knows that the work will bo in compe
tent and honest hands. It is absolute
ly idle to get up such bugaboos in the
faco of tho improvements made. Every
body cau sec just what has been done;
all know that, tho work is good, that
it has been done well and economically.
The improvements aro there to show for
themselves, that tho money has been
properly :uid honesty expended. All
pretense otherwise is simply tho vicious
humbug of partisan malice.
And now that tho. proposition is fair
ly beforo tho people, under a definite
resolution and pledgo of the Council,
it is lime for tho maligncrs of Salt Lako
to quit quarreling on this proposition,
to ceaso parading their unsavory and
wretched pretenses, pretenses conjured
up from tho chests of their own fniiltv
ri j
consciences and remembrances.
Tho wholo matter is fairly before tho
people under definite plodgo and un
der detailed estimates. It is perfectly
evident that tho progress of Salt Lako
City requires that thi3 work shall bo
done. Every ono can see now prociscly
what it is that is proposed, and what
it will cost; everybody knows tho need
of that work; cvorybody knows that it
will cost tho amounts estimated. So
let us havo done with idle railings and
silly pretenses of fear. Lot us get right
down for Salt Lake, working for tho
growth 'and improvement of tho city,
and firmly resolve that that growth and
progress shall not be retarded, nor this
reasonable and judicious plan defeated
to issue' bonds for tho improvements re
cited, that all sco to be necessary, and
to be estimated on fairly and couscrv
ativclj'. Tho only thing remaining to bo done,
in order to help Salt Lake, is to vote
theso bonds.
CONSCRIPTING AUDIENCES.
R. D. Young of the stake presidency
was called to address tho meeting. He ex
plained that tho request for a certain
number from each ward to attend the
opening sessions' of tho conference was
suggosted hy one of the apostles and the
speaker was convinced that tho suggestion
was nothing short of inspiration Rich
held Reaper's report of Sevier stake con
ference, opening Saturday, June 20, 1P0S.
So it seems that the "authorities"
of the Mormon church are now obliged
to draft tho saints in order to get them
to attend conference that thoy aro
compelled to send out ecclesiastical
bench warrants to drag the Mormon
people to meeting. Thero was a regu
lar roll-call of wards, and tho number,
from each noted to see if tho quota had
been filled; but even so, half of tho
conscripts deserted beforo conference
closed.
But arc honest Mormons to bo
blamed for entertaining a desiro to rc
.main away from tho tabernacle, tho
stako houso, and the ward meeting
house? Thero was a time when they
went to hear the ciders preach tho gos
pel, and they took, a deep interest in
their meetings. Out in the country
places tho good people looked forward
to Sunday as the day when they could
go to meeting and feel that they wcro
to bo comforted in their belief. But
that time is gone by. Now they have
no interest in these meetings, because
tho3r havo become surfeit of tho intol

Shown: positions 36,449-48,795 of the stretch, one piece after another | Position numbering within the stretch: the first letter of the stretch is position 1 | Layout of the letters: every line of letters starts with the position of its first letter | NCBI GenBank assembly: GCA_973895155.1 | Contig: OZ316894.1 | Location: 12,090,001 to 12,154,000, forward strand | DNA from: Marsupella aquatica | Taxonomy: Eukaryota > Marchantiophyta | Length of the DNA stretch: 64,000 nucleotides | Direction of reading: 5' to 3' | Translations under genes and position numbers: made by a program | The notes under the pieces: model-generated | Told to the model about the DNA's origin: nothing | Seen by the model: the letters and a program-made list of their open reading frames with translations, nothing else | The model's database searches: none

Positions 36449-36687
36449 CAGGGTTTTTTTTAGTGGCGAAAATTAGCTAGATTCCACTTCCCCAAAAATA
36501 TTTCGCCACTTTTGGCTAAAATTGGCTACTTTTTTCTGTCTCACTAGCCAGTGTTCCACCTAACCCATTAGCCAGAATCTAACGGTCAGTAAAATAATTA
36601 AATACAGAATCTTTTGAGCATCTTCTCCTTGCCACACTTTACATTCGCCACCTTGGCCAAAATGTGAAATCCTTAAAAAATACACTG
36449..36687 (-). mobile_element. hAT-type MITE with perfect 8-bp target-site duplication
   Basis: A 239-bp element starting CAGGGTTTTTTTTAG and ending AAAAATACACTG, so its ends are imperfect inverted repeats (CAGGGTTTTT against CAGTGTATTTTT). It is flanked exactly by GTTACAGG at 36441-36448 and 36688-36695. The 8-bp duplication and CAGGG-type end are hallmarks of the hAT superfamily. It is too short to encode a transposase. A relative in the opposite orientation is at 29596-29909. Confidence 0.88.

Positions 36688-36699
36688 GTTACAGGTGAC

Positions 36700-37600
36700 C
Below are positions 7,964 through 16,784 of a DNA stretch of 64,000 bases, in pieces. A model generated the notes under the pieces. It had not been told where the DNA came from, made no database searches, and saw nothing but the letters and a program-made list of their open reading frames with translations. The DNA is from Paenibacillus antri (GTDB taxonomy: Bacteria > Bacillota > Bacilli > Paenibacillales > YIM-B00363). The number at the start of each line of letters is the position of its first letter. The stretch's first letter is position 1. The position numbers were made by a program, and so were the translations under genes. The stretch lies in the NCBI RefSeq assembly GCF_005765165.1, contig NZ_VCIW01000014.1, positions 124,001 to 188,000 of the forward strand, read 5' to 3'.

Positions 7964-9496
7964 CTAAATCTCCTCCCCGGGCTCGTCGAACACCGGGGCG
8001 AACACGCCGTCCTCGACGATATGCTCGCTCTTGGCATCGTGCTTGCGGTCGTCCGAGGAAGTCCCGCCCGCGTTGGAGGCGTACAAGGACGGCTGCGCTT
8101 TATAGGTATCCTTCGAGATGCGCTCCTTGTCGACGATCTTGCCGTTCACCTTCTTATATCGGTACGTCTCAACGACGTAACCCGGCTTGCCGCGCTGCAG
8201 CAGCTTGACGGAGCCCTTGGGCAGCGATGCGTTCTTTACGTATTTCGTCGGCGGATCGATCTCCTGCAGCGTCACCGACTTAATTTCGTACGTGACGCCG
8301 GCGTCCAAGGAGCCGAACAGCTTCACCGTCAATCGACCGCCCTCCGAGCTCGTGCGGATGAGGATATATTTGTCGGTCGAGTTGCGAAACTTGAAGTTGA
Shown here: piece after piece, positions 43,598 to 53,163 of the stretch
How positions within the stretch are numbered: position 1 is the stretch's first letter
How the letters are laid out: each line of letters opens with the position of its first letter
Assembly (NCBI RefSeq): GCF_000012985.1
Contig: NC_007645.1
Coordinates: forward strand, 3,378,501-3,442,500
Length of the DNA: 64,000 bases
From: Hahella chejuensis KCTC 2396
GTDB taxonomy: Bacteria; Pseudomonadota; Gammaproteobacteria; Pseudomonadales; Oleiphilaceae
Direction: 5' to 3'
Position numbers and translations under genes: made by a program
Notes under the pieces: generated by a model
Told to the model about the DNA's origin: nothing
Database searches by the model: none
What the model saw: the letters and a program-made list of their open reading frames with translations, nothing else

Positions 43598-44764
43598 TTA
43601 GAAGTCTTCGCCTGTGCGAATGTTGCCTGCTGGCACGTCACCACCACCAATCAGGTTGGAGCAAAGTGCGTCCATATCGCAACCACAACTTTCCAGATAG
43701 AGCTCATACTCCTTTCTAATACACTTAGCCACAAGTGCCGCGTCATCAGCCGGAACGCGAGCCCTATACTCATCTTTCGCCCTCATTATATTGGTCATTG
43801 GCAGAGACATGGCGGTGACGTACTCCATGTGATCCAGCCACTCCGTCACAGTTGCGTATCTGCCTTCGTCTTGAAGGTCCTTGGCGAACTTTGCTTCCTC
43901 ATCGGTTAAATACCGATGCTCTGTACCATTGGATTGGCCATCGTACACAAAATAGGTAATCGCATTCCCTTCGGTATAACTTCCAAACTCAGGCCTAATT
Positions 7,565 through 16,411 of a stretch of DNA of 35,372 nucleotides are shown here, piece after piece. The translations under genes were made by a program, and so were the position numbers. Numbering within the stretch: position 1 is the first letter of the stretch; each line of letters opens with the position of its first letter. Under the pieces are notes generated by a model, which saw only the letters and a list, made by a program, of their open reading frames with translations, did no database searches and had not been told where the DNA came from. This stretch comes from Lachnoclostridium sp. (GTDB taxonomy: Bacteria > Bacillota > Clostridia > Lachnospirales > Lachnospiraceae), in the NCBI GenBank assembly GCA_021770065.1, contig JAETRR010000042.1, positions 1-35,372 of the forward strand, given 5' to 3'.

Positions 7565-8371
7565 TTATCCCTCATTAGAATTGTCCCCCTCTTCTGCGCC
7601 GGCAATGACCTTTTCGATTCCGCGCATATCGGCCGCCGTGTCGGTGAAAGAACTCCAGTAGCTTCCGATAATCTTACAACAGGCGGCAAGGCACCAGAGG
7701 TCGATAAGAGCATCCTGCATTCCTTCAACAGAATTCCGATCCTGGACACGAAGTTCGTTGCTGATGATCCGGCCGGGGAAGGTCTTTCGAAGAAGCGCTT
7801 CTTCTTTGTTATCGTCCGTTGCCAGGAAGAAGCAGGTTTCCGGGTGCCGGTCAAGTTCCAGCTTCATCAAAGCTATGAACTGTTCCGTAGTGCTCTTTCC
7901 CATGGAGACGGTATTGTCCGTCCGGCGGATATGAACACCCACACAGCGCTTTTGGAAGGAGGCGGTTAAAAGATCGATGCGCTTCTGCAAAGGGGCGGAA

erable mouthiugs of tho blatherskites
arbitrarily 6et over them as pretended
shepherds. For somo years past, and
especially since tho crowning of King
Joseph .F. Smith, they havo heard but
adulation of men whom they know to
be sinners before thoir own God, and
doiiors of the laws created by their
own legislative representatives; in
struction to bow down to theso men iu
respectful awe, and to support them in
all thoir unlawful and .illegitimate un
dertakings; teaching that their princi
pal duty is to pa' and obey. At nearly
every meeting, they havo been askod to
contribute to this fund, that fund,
and tho other fund, until thoir hearts
aro thoroughly sick of tho business.
Thoy have boon bled in daylight and
in dark; robbed foro and aft, to port
and to starboard; plundered up one sido
and down tho other; bndgcred for
money, now to "viudicalo the gospel
in tho halls of Congress," and again to
support the illegal families of tho pre
tended prophets. They havo boeu asked
to bo constant in their contributions to
tho support of a man who told thorn,
openly in the tabernacle that he delib-
l
eralely lied before all the world; who
claims lo be a prophet and admits that
he docs not prophesy; who says that
ho is a seer, and is unable to seo boyond
his own nose; who professes lo bo a
rovolator and confesses that ho has
never received a revelation; who poses
as an exoinplar to all mankind, and
who lives a life, of which every honest
Mormon is abjectly ashamed; who col
lects niono3' in tho name of God and
applies it to tho purposes of the devil
in the establishment of foreign refuges
for breakers of the law and of God 's
commandment; who declares himself to
bo the vicogerent and mouthpiece of
tho Almighty, while reserving to him
self the right to obey or disoboy tho
Almighty, just as he pleases. How
are thoy, the saints, able lo know that
God has revealed something to Joseph
F. Smith that ho doosn't liko, because
it would hurt or condemn hinlself per
sonally, but that he has rofuscd to givo
Um revelation to tho people, under his
claimed right to obey or disobey God